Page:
8 Techniques to Try When You’re in a Sales Slump
You’re confident. You know you’re good at what you do. And your coworkers (and customers) tell you that they like working with you, but despite all of this, the phone fails to ring and e-mail conversations seem to drop off. When this happens, it feels as if the entire world is crashing down around you.
Somehow, no one is buying your product or service. What is going on?
If this scenario sounds familiar, it may be time to try a new approach when dealing with prospects—one of these eight suggestions might just help turn things around for you:
- Call them cold
- Write an e-mail
- Call them cold again
- Email them, then call them
- Pick up the phone and just say hello
- Leave a voicemail
- Send an e-mail, then follow-up with a phone call
- Call their direct competitor (yes, really!)
Call them cold
Cold calling may be a frustrating way to find prospects, but it’s also a great way to reach past the competition. If you haven’t tried this approach in quite some time, now may be the perfect time—and it just might lead to your next big client.
Write an e-mail
Instead of talking on the phone or sending e-mails that go unanswered, try writing an e-mail with just one short sentence: "I am looking for X." Oftentimes, people don’t want to pick up their phones because they feel awkward about interrupting someone. But how awkward is it to click "reply" and type out a message? You never know until you try.
Call them cold again
If you get no response from your initial cold call or e-mail, it may be time to call them again. Try twice—just to make sure they received the message (and remember to leave a voicemail if neither of these efforts gets you an answer). If nothing works after two attempts, move on. Calling them isn’t worth losing your sanity over andwon’t help you land a big client anyway.
Email them, then call them Once you’ve sent two unanswered messages, it may be time to try something that could actually get you an answer: calling first and then following up with an e-mail if they don’t pick up (or leaving a voice mail if they do). If you still don’t hear back after the second attempt, move on—you never know how your prospect feels about your product or service until you give them a chance to tell you. You can always reengage later when things are busier for them at work.
Pick up the phone and just say hello
This is one of those ideasthat may seem a little crazy at first. You’re calling someone cold and saying, "Hi! I just wanted to touch base and see how you were doing!" The real magic here is how bold it is—you’ll quickly find out if they work with anyone who might be interested in what you have to offer. It can also put them more at ease than an e-mail or voicemail because it starts the conversation as a casual phone call.Leave a voicemail
Email them, then call them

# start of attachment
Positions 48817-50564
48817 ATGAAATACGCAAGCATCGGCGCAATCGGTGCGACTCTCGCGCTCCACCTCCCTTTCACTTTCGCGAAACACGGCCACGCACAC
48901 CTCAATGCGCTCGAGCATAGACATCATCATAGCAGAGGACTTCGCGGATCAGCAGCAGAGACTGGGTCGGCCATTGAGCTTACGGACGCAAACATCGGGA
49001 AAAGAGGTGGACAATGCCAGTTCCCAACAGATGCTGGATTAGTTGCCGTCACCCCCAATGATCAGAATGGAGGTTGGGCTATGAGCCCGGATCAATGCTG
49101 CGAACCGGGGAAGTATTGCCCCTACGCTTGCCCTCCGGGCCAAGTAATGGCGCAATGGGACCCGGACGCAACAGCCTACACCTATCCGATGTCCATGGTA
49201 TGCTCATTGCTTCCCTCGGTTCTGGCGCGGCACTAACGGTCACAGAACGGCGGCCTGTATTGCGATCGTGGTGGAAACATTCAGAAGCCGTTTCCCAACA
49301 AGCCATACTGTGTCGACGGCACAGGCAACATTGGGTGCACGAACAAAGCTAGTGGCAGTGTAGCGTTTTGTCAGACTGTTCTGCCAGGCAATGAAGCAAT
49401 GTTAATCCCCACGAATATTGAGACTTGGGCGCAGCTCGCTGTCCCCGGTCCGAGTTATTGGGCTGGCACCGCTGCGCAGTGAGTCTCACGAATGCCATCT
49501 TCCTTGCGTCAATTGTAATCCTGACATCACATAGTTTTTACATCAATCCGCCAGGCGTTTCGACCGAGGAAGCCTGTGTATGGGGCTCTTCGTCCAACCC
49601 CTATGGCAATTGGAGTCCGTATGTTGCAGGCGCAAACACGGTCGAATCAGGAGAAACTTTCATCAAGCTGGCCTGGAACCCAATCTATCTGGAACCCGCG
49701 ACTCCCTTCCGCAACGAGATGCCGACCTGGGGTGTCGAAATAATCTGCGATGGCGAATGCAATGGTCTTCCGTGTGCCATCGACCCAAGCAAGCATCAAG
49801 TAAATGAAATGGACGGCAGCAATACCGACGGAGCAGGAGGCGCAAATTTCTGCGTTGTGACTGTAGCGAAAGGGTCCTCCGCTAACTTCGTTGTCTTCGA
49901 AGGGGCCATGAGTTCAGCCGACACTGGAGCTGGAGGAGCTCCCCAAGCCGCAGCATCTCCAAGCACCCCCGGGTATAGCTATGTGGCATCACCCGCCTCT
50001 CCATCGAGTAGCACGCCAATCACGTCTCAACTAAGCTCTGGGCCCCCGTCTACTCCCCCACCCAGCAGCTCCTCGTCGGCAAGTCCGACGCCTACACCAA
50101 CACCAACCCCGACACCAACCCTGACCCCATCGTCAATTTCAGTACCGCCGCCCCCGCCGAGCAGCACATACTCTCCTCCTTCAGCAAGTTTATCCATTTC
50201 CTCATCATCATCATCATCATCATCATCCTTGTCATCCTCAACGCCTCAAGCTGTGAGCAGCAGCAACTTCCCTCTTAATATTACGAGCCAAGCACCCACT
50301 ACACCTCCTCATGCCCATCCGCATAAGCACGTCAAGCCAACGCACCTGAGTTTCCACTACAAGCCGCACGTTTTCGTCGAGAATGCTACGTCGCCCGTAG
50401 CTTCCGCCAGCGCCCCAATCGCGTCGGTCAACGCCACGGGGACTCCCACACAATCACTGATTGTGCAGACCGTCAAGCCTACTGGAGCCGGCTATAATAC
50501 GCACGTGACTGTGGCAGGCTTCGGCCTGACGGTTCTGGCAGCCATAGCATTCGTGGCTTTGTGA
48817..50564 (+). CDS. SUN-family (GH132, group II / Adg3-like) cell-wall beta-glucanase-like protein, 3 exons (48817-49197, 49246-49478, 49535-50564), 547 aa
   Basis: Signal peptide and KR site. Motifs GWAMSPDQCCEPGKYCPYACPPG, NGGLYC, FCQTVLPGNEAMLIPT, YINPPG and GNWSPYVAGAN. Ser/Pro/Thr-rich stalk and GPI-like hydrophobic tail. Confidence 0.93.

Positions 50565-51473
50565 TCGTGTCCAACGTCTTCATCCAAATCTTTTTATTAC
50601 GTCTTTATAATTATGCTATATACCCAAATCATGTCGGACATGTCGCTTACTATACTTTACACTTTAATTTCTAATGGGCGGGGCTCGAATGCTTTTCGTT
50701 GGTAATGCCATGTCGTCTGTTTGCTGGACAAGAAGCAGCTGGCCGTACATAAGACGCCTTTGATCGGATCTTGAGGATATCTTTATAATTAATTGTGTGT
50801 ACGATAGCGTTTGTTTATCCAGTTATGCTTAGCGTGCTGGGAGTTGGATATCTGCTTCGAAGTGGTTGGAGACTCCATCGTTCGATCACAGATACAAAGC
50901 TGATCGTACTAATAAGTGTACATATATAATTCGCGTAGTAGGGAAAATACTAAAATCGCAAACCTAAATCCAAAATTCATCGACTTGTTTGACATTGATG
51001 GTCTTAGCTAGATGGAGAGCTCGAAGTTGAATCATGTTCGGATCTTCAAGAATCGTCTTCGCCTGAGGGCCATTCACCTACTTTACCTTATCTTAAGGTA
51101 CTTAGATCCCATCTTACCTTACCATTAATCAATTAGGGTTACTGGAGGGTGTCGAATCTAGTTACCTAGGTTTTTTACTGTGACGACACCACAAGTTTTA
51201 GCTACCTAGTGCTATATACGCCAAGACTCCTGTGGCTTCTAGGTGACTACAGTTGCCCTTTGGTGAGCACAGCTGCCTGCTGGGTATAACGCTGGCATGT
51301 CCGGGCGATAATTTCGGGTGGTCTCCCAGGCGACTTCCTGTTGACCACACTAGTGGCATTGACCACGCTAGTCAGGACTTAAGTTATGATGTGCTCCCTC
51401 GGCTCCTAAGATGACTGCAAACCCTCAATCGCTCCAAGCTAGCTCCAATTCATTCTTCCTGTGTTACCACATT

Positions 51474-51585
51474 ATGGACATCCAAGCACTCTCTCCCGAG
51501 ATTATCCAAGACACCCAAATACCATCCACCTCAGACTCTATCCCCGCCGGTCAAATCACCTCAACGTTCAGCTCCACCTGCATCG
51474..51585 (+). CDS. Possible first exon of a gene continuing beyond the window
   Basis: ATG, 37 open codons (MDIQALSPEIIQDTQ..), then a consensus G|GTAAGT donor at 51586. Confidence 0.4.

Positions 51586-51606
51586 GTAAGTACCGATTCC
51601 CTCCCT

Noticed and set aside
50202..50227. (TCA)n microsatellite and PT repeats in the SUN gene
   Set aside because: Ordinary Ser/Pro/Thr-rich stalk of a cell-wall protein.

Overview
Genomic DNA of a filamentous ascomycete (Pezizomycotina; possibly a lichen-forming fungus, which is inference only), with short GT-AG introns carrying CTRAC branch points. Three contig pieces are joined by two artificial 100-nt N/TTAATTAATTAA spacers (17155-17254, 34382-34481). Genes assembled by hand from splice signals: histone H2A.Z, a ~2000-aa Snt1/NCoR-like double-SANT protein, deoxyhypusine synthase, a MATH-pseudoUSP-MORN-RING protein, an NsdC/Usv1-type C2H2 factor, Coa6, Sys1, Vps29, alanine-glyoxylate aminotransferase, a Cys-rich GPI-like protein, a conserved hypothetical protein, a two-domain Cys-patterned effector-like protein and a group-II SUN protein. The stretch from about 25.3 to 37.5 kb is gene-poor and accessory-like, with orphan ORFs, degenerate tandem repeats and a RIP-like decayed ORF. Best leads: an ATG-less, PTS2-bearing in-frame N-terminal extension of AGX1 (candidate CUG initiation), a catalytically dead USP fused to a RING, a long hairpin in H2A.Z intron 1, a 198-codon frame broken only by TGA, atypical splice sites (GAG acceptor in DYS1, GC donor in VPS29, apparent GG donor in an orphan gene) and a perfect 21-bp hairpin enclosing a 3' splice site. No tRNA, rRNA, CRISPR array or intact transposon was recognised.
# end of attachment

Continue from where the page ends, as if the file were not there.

It may sound like hitting two birds with one stone, but many people wait days for an e-mail reply before taking action—if they ever do at all! If this sounds like your prospecting cycle might look like, try calling first and sending an e-mail after. Pick up the phone and just say hello
Instead of sending an e-mail or leaving a voicemail, pick up your phone and call them at their office. Introduce yourself, chat for a second, then ask if they have time to answer a few questions about what you do—and why they should care. If you don’t get an appointment out of the call, send the information in an e-mail following up that conversation instead.
Leave a voicemail
Leaving a voice mail might be even better than picking up the phone to say "hello." It can help show your commitment to finding new clients without being overly pushy about it (which could turn people off).
Send an e-mail, then follow-up with a phone call
You might be surprised how many companies will give you an appointment after receiving a legitimate email, so try this approach to get your foot in the door. Write an e-mail with just one short sentence: "I am looking for X." Then call them and follow up if they don’t answer. If nothing works after two attempts, move on—you never know how your prospect feels about your product or service until you give them a chance to tell you. You can always reengage later when things are busier for them at work.
Call their direct competitor (yes, really!)
It may sound like something you’d never do as a salesperson (or as anyone), but people arent always straightforward with each other about their interests. While this may not sound like a smart approach, it can work.
Call someone else from the same industry
Who works in the same industry as your prospect? A simple Google search can tell you if anyone else is nearby who could be helpful to you—and the time commitment of engaging them isn’t nearly as high as trying to win over a new client. If nothing else, consider calling up and asking how they found out about your product or service—they might just give you an answer that helps you land more clients!
Turn it into a discussion Sometimes, people don’t want to pick up their phones because they feel awkward about interrupting someone. But how awkward this process repetition again and again.
Sarah Ali has been writing for a decade and now for the Online quran teaching UK Website. She obtained her Master’s degree at the University of London. Her main objective is to write insightful content for those people who read and like it.